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Tiger hunting in South Africa? How low can they go?

09/07/2013 14:22:45

Two tonnes of tiger bones were seized in Vietnam in 2009. Credit © Viet Nam Environmental Police.

Canned tiger hunting in South Africa

July 2013. According to the CITES database, from 2007 - 2011 South Africa exported (Or re-exported) 19 tigers ‘trophies', 7 tiger skins, 2 tiger bodies and 151 live tigers!

Quite why and how tiger trophies are exported from South Africa is anyone's guess, though there have long been rumours that hunting outfits in South Africa have been offering tiger hunts. One of the licences for a tiger trophy was actually declared as a ‘Hunt trophy' with the specimen being ‘taken from the wild'. This trophy was exported to Pakistan. Additionally, two more of the trophies were ‘taken from the wild', though not declared as hunting trophies (what other sort is there?) and the rest of the ‘trophies' having been bred in captivity and privately owned.

Aside from the trophy to Pakistan, of the rest, 3 went to Lebanon, 1 to Austria, 2 to Norway, 6 to the UAE, 1 to Qatar, 1 to Poland and 2 more to Pakistan. That sounds about right.

If this is true, there can be no such thing as a wild tiger hunt in South Africa, so the hunt must have been a canned hunt. IE, a tame or semi-tame tiger in a restricted, fenced in area.

Live tiger exports
151 live tigers were exported, which is an extraordinary number. A few may have been en-route to other countries (15 were exported to Botswana - Why the sudden need to tigers in Botswana? As far as I can tell there are no zoos in Botswana. Reeks of hunting to me.), but it is still a very worrying trend. 76 tigers went to the UAE, perhaps en route elsewhere, perhaps not, but either way, it is worrying. 20 tiger were exported to Vietnam, and 14 to Myanmar, which is sinister. Both countries have native tiger populations, and both are known hubs for trading in illegal tiger products, so there is little chance that those tigers are still alive.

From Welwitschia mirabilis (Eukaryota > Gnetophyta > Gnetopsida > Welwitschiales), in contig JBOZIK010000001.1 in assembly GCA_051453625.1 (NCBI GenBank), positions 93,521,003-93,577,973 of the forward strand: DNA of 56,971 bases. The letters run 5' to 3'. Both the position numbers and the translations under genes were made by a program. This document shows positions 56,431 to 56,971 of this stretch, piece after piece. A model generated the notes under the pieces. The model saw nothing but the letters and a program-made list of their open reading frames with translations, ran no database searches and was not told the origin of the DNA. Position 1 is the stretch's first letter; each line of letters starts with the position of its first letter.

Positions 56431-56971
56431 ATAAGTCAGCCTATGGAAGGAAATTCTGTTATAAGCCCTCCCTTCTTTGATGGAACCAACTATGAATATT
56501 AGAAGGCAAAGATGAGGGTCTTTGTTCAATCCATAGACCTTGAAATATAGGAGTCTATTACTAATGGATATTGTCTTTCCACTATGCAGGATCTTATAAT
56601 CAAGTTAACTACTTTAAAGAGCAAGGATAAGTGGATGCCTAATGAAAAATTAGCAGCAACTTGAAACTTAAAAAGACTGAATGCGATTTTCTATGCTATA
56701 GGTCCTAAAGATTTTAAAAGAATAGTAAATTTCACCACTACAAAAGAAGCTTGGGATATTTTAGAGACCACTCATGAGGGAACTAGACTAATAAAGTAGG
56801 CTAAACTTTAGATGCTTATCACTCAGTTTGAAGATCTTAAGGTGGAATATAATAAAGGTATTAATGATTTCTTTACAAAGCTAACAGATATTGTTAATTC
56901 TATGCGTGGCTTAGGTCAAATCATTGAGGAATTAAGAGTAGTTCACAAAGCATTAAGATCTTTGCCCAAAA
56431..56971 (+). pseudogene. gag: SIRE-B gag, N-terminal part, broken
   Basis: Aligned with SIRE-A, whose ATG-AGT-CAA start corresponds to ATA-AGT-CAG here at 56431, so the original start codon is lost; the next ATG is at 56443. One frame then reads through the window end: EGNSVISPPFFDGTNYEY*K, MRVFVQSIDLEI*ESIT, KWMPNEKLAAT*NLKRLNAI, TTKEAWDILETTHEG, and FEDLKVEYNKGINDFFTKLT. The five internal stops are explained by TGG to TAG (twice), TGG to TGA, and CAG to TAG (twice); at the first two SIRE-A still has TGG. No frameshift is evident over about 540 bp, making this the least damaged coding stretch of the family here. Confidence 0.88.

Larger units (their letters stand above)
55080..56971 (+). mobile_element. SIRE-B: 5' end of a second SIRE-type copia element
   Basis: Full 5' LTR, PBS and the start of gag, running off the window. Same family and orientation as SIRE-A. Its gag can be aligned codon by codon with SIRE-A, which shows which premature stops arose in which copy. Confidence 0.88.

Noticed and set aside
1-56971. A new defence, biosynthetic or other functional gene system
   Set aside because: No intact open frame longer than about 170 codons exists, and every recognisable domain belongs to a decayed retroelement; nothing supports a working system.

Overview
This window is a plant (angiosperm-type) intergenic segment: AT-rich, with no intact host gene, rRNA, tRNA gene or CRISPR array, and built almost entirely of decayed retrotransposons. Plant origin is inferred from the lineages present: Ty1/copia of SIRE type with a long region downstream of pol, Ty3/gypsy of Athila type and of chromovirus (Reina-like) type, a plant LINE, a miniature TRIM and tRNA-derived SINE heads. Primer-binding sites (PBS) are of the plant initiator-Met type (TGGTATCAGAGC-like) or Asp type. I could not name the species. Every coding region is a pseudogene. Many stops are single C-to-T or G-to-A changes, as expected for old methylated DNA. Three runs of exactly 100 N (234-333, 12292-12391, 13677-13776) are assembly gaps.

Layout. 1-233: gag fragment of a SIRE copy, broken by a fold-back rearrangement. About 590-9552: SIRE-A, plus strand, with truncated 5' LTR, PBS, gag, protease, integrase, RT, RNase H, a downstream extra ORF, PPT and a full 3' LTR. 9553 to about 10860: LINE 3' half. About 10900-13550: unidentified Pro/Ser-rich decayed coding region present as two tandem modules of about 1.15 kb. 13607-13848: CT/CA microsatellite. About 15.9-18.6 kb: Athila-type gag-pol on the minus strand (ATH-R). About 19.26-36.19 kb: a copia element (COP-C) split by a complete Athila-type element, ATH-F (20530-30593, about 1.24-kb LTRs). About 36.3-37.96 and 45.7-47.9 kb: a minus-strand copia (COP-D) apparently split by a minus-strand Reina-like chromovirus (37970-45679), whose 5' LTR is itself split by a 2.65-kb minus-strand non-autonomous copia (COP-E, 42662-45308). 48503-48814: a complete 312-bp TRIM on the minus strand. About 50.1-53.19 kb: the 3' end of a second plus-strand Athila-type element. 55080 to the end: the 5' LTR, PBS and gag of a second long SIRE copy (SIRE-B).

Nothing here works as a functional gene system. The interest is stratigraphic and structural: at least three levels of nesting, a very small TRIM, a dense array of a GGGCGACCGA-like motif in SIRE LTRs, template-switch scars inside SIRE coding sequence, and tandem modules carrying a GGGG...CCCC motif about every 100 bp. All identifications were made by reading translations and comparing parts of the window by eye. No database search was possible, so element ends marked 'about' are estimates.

Over the same period, South Africa has exported hundreds of lions, thought mostly in kit form (Trophies, skeletons, skins and bones), with hundreds going to the USA, and large quantities also going to Russia, Vietnam, Norway, Mexico, Laos(A lot of bones), Spain (I thought they were hard up, except the King?) and China.

This stinks to me. - Powell Ettinger - Editor

Read the comments about this article and leave your own comment

Petition to Stop this.

Posted by: Irene Hugkisson | 09 Jun 2014 21:35:11

South China Tigers Were To Be Reintroduced Back Into China

South China tigers were being bred and raised in South Africa, then to be reintroduced back into the wild in China. It was selected that they would be released in Jiangxi and Hunan in 2005. No more information has come about this program.

Posted by: Tim Upham | 15 Jul 2013 04:22:02

Tiger hunting in South Africa? How low can they go?

Unfortunately captive bred tiger numbers in South Africa appears to be on the increase. As tigers are not indigenous to Africa I can only assume that they are being bred for canned hunting due to the huge amount of money that some wretched people will pay to kill a half drugged animal. In my opinion unless the South African government take steps to stop this horrible trade it will continue unabated and probably increase due as I said earlier to the large sums of money involved. Truly a sickening state of affairs.

Posted by: Michael Vickers | 14 Jul 2013 13:03:40

Disgusting news

When there are so few tigers left in the wild it is obscene that some should be captured and used in this way.

Any tigers reared in zoos should be part of a very strict and closely monitored breeding scheme, with the objective of reinforcing the wild population.

I think those who perpetrate canned hunts should be the object of the hunt - see how they like it!

Posted by: Andrea Polden | 13 Jul 2013 17:00:10

you dont have to look very far from here

I live in Mafikeng, a few years ago I heard people boasting about tigers and white lions and how much 'hunting' them was worth.

As far as I know its still going on. The Parks Boards must know about it.

Doubt if anything is being done as this family are very wealthy.

very sad.

Posted by: Carol Spark | 13 Jul 2013 15:03:53

No surprise here

Because tigers are exotics in SA the lion farmers do not even need permits to keep them. About 8000 lions in captivity breeding living targets for mentally ill brutes to kill for fun. Don't know the exact figure for tigers but they are common on lion farms.

Posted by: Chris Mercer | 12 Jul 2013 17:46:33


Sick people making our mother earth sick as well...
The day we will understand that thought without language exists in animals, we will die of shame to have them locked up in zoos and have them humiliated by our laughter, and slaughtered by hunting.

Posted by: Adeline | 12 Jul 2013 14:26:44

That is not hunting

For me it is hard to understand, why you want to shoot a big cat at all, but if you shoot one from a sustainable population in a hunting reserve, you protect the habitat of the lions by paying a lot of money.

...besides conservation, it would be a free living lion and therefore a real hunt.

If you shoot a cat, which has been bred in captivity and than released for a bit, you just shoot a pet.

Posted by: Westlöwe | 09 Jul 2013 17:35:14

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